The U.S. today rages with debate over what is true—and whether truth even exists. On COVID, global warming, the evolution of life, the history of Black people in this country, and many other issues, there is a whole half of society which insists on a set of “alternative facts”—that is, lies—to refute and ignore well-established truths that have been scientifically established. They have their own school systems that teach these lies, their own media that echo and reinforce them, and they are now passing laws in the states they control to enforce these lies in the public schools and universities (see "The Fight Against the White Supremacist Whitewash and Fascist Suppression of Historical Truth," Part 1, Part 2, Part 3). They are previewing the kind of society they will enforce should they succeed in their goal of fundamentally taking over society.
Ranged against them are liberals and some who call themselves radical who all too often these days may “follow the science” on some of these questions, but then insist that truth itself is “relative”—that is, there is no real way to definitively prove that one theory is basically true, another is utterly false, and while yet a third may be partially true.
The question is: can a society actually bring forward generations that are able to think critically and ascertain what is true and what is false? And the answer is, very definitively and truly(!) YES.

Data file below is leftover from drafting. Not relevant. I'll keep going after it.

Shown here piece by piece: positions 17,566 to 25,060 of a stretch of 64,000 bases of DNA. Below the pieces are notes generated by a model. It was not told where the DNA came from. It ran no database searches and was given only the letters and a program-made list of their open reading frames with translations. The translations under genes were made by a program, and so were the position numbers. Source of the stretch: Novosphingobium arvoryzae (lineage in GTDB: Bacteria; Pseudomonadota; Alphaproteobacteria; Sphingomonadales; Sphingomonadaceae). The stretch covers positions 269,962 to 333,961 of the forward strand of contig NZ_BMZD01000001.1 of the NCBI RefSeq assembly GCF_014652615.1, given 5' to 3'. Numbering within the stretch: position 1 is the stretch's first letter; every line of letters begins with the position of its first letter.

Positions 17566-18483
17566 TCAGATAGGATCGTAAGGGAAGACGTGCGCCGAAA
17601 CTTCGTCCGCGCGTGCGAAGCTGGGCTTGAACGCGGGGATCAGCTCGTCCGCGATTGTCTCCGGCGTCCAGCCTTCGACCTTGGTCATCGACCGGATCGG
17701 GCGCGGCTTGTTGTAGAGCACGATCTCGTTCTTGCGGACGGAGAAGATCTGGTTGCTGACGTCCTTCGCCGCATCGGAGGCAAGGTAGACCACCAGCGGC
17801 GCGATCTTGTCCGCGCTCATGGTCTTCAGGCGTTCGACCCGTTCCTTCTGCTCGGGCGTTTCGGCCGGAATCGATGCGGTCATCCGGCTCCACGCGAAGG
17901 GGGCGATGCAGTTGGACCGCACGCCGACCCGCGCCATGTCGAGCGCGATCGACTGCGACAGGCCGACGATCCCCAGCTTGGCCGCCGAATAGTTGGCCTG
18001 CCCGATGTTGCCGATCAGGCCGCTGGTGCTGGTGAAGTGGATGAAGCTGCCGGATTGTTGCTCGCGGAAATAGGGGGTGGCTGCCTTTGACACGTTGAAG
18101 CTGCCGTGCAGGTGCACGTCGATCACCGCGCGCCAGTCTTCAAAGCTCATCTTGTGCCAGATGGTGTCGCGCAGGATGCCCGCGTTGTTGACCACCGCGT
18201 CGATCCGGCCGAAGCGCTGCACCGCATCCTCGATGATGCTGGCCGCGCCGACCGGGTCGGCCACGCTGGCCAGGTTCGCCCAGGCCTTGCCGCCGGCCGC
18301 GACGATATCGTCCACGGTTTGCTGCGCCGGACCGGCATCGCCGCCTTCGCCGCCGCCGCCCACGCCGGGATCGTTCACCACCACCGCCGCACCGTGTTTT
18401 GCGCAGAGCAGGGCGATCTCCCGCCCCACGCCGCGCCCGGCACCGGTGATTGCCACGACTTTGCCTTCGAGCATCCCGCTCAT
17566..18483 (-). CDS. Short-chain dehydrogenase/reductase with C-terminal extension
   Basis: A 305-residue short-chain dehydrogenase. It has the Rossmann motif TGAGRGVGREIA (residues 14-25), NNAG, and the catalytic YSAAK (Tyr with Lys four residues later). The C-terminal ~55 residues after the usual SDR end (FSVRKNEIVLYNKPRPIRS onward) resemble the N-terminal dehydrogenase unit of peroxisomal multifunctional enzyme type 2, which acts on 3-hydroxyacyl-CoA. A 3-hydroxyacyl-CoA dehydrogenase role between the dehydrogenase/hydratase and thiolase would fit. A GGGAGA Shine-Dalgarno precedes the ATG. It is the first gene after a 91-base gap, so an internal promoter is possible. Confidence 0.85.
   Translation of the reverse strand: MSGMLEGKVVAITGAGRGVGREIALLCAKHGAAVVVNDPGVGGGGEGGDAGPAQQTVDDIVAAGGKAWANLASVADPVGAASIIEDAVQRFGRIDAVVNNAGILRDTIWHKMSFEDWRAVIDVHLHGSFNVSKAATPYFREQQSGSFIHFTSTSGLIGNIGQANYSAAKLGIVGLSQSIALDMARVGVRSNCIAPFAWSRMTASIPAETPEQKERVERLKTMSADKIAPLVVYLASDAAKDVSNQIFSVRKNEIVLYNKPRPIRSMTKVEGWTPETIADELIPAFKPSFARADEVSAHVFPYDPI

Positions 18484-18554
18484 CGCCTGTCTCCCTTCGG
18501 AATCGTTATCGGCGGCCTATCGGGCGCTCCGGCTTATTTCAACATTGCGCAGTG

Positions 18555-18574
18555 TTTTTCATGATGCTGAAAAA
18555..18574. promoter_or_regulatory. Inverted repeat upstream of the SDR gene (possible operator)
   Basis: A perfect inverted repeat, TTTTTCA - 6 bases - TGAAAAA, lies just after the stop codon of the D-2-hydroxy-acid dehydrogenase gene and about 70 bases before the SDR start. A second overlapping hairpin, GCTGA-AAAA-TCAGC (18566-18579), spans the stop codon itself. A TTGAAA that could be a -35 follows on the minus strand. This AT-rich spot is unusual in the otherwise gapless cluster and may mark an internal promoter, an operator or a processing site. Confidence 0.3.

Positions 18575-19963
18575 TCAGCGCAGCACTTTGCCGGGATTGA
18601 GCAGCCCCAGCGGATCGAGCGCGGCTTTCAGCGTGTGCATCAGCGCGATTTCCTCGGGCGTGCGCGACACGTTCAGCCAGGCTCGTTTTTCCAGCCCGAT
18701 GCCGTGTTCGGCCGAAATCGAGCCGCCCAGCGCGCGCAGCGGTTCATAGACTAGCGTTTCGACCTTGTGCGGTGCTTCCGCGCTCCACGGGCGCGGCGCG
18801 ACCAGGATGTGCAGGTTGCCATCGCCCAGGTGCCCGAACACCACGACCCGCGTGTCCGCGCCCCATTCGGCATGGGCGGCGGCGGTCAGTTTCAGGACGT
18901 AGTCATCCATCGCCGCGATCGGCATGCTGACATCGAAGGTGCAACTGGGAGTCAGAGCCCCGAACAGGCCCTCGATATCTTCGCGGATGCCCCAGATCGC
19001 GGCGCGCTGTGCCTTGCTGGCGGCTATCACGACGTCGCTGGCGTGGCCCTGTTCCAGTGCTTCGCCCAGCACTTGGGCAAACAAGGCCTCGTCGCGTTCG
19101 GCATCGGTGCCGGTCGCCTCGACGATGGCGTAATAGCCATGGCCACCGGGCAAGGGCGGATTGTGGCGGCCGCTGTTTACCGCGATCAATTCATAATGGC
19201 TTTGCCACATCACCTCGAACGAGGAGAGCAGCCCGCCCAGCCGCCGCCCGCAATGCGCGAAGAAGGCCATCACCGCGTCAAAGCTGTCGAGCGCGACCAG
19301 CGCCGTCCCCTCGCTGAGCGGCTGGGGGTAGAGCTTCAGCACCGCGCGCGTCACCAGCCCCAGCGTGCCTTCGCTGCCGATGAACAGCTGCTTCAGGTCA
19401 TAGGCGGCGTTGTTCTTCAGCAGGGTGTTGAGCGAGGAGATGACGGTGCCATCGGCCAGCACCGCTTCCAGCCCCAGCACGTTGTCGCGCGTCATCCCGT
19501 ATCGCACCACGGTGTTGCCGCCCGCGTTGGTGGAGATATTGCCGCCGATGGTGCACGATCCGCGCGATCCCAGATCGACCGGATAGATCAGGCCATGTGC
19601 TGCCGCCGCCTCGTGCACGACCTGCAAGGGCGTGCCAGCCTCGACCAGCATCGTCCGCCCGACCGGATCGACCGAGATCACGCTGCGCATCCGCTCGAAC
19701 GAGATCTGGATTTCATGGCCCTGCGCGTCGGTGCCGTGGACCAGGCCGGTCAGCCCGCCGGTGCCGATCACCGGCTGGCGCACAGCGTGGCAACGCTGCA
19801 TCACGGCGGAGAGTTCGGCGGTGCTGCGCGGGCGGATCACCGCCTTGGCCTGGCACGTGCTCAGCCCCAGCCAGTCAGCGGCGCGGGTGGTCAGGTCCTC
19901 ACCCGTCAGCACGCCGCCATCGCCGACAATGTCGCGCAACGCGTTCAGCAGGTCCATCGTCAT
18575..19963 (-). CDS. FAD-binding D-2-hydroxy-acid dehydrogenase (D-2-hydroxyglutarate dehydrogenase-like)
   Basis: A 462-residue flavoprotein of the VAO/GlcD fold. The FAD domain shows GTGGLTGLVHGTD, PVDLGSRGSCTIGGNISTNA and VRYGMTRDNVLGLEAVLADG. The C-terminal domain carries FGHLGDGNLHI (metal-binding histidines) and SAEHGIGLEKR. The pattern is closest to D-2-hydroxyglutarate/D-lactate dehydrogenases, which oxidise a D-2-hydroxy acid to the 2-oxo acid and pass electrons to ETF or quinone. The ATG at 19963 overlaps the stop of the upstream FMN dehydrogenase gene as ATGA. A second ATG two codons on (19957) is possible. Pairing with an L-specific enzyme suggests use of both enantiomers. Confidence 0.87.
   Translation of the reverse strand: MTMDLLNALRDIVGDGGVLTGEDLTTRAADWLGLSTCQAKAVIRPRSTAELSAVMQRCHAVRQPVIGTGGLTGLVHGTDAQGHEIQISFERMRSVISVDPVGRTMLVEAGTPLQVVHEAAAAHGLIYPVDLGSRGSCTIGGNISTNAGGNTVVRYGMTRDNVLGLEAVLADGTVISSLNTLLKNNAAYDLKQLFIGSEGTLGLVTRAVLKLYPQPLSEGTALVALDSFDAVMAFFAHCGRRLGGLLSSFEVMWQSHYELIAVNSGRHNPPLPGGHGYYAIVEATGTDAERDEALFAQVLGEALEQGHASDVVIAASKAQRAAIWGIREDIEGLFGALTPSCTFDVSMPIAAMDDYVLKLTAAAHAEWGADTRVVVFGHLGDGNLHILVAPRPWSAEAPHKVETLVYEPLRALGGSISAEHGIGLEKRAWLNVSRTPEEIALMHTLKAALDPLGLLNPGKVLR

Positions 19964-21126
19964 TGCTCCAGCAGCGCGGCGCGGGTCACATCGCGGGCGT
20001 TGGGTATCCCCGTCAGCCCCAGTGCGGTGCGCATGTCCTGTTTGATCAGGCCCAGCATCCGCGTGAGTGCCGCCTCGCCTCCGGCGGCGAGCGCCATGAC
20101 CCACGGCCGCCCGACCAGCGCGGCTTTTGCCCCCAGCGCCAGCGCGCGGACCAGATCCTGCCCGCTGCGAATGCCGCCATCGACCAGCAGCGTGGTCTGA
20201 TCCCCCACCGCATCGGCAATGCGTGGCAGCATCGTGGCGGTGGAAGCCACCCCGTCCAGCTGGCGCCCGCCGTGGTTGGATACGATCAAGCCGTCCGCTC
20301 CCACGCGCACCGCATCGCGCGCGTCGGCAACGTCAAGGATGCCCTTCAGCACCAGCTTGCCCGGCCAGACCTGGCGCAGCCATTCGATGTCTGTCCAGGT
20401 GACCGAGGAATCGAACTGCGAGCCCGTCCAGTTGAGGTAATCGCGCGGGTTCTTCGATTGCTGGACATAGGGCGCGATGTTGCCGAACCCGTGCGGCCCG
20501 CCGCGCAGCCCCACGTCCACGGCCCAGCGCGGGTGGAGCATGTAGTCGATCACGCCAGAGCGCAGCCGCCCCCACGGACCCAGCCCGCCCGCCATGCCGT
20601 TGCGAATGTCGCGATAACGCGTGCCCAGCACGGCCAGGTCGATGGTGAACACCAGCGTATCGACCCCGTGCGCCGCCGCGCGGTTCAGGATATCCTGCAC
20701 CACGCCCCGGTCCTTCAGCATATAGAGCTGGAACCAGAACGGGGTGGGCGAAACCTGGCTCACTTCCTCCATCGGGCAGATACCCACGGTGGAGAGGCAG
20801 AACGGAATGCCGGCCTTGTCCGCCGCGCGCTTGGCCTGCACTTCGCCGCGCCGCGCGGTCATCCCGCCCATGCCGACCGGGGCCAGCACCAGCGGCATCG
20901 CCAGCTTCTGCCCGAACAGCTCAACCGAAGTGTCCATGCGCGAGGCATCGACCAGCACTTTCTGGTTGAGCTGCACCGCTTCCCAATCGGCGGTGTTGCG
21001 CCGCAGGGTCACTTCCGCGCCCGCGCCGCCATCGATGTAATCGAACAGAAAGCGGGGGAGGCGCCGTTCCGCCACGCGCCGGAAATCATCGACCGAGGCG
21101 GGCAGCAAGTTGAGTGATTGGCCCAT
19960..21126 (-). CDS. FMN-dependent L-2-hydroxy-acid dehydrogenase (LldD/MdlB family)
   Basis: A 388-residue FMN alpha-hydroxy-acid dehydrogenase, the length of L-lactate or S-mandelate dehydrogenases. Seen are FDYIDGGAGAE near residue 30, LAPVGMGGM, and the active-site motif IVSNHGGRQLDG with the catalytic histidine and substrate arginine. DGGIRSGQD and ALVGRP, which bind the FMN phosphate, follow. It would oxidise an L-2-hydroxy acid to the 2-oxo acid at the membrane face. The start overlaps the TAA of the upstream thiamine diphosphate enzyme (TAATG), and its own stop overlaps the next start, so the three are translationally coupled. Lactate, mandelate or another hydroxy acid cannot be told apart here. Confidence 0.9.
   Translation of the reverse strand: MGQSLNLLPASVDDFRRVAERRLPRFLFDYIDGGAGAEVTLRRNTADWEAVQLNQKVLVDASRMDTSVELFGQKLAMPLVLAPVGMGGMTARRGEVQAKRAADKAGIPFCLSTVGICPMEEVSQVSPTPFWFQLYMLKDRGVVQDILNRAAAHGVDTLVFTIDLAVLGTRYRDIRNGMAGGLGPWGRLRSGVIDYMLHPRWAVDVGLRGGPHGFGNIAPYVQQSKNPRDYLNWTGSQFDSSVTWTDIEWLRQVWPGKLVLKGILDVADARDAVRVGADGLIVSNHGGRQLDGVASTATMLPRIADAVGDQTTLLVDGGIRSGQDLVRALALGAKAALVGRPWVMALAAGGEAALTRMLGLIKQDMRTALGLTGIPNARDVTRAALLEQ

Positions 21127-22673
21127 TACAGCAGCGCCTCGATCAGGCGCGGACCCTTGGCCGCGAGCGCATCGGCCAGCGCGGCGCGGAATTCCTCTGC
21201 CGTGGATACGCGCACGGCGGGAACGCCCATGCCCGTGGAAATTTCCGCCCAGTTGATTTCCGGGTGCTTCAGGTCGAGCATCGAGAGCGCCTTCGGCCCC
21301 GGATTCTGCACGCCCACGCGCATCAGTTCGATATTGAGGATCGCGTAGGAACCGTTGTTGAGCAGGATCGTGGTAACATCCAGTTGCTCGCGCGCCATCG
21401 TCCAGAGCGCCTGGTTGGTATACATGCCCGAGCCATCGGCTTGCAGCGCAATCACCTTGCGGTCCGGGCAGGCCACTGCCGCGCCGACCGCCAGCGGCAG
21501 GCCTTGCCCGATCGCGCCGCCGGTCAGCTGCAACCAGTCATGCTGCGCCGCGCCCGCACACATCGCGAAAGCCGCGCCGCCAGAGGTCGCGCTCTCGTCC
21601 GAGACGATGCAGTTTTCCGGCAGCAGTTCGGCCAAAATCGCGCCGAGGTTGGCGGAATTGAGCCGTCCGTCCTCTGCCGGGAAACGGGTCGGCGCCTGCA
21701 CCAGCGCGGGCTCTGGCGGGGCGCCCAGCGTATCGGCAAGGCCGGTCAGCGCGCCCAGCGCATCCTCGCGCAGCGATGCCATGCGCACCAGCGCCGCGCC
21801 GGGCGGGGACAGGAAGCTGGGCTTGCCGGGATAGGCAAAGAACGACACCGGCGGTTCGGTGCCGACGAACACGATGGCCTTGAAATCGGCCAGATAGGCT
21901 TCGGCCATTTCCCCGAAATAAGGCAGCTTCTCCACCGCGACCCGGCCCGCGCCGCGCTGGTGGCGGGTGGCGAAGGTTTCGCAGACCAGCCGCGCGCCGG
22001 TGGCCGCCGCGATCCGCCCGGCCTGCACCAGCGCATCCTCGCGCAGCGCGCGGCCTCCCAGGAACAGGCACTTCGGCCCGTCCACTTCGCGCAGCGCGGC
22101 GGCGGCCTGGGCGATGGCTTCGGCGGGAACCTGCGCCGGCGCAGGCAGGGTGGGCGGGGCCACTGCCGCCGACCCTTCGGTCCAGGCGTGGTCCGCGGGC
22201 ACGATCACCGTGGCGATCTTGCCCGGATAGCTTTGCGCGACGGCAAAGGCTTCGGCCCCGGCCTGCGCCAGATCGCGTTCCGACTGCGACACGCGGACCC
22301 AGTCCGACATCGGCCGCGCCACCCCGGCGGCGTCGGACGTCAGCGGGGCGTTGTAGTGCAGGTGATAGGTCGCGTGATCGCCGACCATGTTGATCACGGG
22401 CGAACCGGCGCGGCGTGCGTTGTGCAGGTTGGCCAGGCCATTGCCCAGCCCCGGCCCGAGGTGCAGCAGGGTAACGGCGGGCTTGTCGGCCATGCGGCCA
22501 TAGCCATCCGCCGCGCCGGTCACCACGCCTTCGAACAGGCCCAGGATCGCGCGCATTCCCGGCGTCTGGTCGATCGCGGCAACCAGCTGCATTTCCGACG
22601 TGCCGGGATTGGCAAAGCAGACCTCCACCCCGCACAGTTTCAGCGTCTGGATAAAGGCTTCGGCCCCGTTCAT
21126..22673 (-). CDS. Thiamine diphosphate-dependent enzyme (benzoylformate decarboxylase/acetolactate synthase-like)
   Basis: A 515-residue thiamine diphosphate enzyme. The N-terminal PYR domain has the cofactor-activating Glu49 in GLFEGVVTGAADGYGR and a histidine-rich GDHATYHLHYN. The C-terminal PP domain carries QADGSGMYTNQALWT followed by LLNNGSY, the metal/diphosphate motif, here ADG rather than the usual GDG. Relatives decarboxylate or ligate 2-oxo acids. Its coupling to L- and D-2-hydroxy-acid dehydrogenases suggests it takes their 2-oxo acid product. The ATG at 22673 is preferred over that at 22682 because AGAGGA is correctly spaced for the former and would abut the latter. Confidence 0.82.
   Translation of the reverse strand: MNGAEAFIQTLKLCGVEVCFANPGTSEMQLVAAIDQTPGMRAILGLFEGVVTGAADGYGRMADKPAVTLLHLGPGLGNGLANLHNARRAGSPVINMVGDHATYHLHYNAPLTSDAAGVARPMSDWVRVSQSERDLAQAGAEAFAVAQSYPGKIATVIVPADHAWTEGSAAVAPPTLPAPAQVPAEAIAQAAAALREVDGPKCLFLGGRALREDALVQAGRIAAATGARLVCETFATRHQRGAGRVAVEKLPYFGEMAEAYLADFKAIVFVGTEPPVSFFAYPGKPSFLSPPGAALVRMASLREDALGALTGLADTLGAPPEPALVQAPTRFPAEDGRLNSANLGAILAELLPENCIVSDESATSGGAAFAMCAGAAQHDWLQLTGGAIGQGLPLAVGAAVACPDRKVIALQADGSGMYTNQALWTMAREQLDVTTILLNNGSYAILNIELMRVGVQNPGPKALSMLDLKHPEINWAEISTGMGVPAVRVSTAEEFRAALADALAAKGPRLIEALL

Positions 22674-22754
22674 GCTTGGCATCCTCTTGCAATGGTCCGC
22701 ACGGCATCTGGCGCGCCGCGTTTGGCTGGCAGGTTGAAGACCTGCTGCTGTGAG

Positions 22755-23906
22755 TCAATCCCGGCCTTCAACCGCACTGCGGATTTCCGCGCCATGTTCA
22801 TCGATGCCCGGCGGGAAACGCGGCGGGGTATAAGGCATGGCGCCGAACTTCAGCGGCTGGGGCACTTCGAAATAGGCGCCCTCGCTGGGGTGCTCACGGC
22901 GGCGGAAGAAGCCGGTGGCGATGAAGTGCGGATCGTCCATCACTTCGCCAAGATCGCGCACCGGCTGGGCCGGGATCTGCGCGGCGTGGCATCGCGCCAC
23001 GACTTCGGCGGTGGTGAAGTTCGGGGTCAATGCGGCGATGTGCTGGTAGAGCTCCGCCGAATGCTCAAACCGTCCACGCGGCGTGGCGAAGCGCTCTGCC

The Constitution for the New Socialist Republic in North America, authored by Bob Avakian, shows how that would actually happen—on the basis of a revolutionary seizure of power by millions, led by a communist vanguard.
The Constitution for the New Socialist Republic addresses education starting on page 31 and goes into four very substantial points on this. (Compare this to the U.S. Constitution, which says… nothing about education.) This section begins with the basic point that all education will be public and compulsory and will give people not only the skills they need but will also provide a “grounding in the natural and social sciences, as well as art and culture and other spheres, and in the ability to work with ideas in general...” Advanced education will be at public expense. This education will be done in a way that aims to overcome the antagonism between mental and manual work, “which is deeply rooted in the development of societies marked by oppressive and exploitative relations and which is itself a potential source of such relations...”
The Constitution for the New Socialist Republic also discusses the need for students to “learn deeply about the reality of, and the basis for, the oppression of whole peoples, and the domination and oppression of women, in [what will be] the former imperialist USA and throughout the world”—for the purpose of overcoming those relations of oppression. And, as an expression of the same fundamental commitment to eliminate all such oppression by the society as a whole, all education will be conducted in Spanish and English and in areas in which there are other languages which significant numbers of people have as their first language, there will be a similar commitment.
So all these subsections (1 through 3) of the section on education are very foundational and should definitely be read. But here we want to focus, again, on what the new educational system will do to bring forward students who can seek out and ascertain the truth, and move to change society on the basis of what is true. This is developed in point 4, and because this is such a fundamental and burning question, we’re going to reprint the entire opening paragraph of this subsection.